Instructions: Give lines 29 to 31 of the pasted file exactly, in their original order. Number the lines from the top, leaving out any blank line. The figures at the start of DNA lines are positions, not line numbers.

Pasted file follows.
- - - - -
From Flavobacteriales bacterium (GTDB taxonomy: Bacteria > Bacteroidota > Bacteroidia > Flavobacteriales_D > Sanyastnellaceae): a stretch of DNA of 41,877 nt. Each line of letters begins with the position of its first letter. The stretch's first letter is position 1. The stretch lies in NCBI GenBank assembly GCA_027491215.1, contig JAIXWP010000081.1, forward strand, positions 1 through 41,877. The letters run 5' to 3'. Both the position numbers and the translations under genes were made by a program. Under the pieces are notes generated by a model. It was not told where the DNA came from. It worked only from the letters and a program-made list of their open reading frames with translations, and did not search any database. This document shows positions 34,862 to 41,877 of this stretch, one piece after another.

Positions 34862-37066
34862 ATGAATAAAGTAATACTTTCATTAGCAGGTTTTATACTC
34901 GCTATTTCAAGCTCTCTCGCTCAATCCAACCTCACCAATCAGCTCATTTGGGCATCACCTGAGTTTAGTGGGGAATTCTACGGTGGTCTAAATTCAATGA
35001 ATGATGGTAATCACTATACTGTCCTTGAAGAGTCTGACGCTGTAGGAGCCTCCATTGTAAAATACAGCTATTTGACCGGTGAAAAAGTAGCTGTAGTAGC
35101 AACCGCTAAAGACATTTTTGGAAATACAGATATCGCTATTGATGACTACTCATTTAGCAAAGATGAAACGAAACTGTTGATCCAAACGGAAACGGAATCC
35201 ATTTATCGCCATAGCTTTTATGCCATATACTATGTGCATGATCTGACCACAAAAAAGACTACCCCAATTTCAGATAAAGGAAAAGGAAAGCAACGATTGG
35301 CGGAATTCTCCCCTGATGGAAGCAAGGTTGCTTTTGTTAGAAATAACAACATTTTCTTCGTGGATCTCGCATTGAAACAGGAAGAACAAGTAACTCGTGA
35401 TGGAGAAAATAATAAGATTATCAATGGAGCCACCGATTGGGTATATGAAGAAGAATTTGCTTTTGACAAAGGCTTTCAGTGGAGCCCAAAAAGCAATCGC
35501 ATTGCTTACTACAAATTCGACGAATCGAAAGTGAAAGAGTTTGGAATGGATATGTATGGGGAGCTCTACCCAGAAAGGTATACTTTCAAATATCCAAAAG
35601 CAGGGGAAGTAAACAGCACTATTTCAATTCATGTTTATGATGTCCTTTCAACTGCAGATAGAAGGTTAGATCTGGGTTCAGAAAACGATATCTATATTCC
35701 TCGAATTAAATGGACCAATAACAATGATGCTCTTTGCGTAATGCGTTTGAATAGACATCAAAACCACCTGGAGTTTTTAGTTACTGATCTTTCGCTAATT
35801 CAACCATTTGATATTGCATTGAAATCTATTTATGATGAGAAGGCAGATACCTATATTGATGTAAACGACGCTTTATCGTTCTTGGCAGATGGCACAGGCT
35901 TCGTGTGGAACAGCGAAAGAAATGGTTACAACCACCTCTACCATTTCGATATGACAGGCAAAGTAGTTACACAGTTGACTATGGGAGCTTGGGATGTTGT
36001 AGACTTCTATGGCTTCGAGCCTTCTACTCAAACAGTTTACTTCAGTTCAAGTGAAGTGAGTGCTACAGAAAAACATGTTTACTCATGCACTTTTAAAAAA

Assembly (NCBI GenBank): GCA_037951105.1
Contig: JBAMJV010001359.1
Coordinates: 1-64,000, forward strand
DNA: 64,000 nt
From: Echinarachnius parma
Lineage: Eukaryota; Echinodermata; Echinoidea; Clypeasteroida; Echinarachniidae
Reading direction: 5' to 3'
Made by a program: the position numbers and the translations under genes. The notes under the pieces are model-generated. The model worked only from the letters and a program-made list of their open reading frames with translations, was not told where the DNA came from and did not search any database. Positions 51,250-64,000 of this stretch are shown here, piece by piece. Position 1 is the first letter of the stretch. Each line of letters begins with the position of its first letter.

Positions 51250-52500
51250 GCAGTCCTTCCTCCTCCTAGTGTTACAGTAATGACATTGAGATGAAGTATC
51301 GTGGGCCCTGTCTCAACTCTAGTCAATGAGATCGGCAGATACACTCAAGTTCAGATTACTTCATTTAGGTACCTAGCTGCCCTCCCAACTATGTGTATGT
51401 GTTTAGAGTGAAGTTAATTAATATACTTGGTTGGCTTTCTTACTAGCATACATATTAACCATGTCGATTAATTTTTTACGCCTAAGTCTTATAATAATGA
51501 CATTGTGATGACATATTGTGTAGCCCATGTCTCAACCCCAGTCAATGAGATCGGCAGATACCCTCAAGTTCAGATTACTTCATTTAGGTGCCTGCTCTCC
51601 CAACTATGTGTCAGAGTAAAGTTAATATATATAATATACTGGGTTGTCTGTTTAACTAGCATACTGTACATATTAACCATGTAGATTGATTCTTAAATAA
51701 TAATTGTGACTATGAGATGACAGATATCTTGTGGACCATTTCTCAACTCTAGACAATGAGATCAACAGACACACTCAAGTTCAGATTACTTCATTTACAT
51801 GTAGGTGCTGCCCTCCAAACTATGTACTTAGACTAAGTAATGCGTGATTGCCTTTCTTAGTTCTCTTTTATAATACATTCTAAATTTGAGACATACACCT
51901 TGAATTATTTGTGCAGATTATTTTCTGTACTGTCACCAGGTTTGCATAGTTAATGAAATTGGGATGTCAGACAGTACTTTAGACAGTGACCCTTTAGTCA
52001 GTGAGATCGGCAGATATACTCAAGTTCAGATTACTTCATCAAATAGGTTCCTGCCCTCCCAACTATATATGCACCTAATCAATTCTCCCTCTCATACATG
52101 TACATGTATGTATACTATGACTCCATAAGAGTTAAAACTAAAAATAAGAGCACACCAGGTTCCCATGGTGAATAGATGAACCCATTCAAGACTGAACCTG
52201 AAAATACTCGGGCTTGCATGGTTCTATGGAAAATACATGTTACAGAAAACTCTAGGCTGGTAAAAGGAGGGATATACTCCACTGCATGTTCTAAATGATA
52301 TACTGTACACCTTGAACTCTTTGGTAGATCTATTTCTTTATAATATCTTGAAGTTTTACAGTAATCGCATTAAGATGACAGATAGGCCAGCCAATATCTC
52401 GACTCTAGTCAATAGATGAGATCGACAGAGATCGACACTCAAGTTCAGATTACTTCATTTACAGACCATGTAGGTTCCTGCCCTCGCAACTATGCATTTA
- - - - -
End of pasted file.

51601 CAACTATGTGTCAGAGTAAAGTTAATATATATAATATACTGGGTTGTCTGTTTAACTAGCATACTGTACATATTAACCATGTAGATTGATTCTTAAATAA
51701 TAATTGTGACTATGAGATGACAGATATCTTGTGGACCATTTCTCAACTCTAGACAATGAGATCAACAGACACACTCAAGTTCAGATTACTTCATTTACAT
51801 GTAGGTGCTGCCCTCCAAACTATGTACTTAGACTAAGTAATGCGTGATTGCCTTTCTTAGTTCTCTTTTATAATACATTCTAAATTTGAGACATACACCT